Newark house blast: Man and parrots living in garden shed

Jim Massey in his shed
Jim Massey has a camping stove and television in his shed
Newark explosion site
Up to 100 people had to leave their houses after the blast
Newark explosion site
Mr Massey's home is said to be "structurally unsafe"
Jim Massey in his shed
Mr Massey was offered a flat to live in but has opted to stay in his garden shed

A man and his two parrots are living in a shed after his house was declared "unsafe" because of an explosion that killed two people.

Jim Massey was offered a flat but chose to stay in his garden because he wanted to "stay connected" to his house.

Leslie Rourke, 71, and daughter-in-law, Jeanette Rourke, 40, died in the blast in Wright Street, Newark, Nottinghamshire, on 19 May.

The cause of the explosion is still unknown.

Mr Massey said: "It's still a shock to all of us because we are all waiting for answers.

"You think... what has caused this explosion if it's come from a cellar? They are thinking 'Is there something in these cellars we don't know about?' I would think so anyway."

Mr Massey has a camping stove and television in his shed and he sleeps on two sofa cushions taped together.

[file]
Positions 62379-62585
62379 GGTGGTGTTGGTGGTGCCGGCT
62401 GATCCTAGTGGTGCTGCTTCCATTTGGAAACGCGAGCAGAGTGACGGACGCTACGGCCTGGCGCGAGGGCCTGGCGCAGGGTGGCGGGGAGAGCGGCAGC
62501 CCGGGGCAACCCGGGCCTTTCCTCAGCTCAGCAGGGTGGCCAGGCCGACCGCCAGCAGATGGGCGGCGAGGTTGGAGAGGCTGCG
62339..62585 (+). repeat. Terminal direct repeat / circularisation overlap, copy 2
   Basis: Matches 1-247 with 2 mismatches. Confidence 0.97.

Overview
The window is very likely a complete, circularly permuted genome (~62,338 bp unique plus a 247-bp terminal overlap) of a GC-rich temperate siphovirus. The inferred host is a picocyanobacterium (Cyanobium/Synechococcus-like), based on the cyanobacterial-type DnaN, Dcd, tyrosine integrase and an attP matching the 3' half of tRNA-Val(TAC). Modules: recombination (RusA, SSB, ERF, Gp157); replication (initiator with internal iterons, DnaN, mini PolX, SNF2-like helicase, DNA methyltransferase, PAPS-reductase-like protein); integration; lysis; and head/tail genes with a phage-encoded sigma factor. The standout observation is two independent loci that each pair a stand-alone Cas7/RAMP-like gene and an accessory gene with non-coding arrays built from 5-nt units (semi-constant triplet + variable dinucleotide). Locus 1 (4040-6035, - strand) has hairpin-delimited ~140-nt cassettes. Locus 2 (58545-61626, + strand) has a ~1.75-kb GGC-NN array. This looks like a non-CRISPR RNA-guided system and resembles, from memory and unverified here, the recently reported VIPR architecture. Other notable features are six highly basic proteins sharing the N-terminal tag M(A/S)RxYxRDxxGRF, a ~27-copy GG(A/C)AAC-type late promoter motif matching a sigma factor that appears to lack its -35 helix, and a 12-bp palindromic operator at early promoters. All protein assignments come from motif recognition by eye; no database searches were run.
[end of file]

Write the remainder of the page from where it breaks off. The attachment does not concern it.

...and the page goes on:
He has been told it could be three months before he could move back into his house, which was declared "structurally unsafe".

About 100 people had to leave their homes after the explosion, but most were allowed to return within hours.

Four other people were injured, including Mrs Rourke's husband Nick.

Two houses either side of the exploded house are being demolished but two others will require further surveys before a final decision is made about whether they can be reoccupied.

'Pushed against door'

Maria Hanson and her two-year-old granddaughter, Tiana, were making dinner when their neighbour's house exploded. She lives three doors down.

"All of a sudden the air was sucked out of the house," she said.

"It happened within seconds and then it suddenly filled with air again, and there was this loud bang.

"It pushed me against the door [which left] a bruise on my leg."

Mrs Hanson said people in the street needed to know what caused the explosion in order "to heal".

"We've been assured many times that we are safe but for our own piece of mind we need to know what caused it so that we know in ourselves that we are not in danger," she said.

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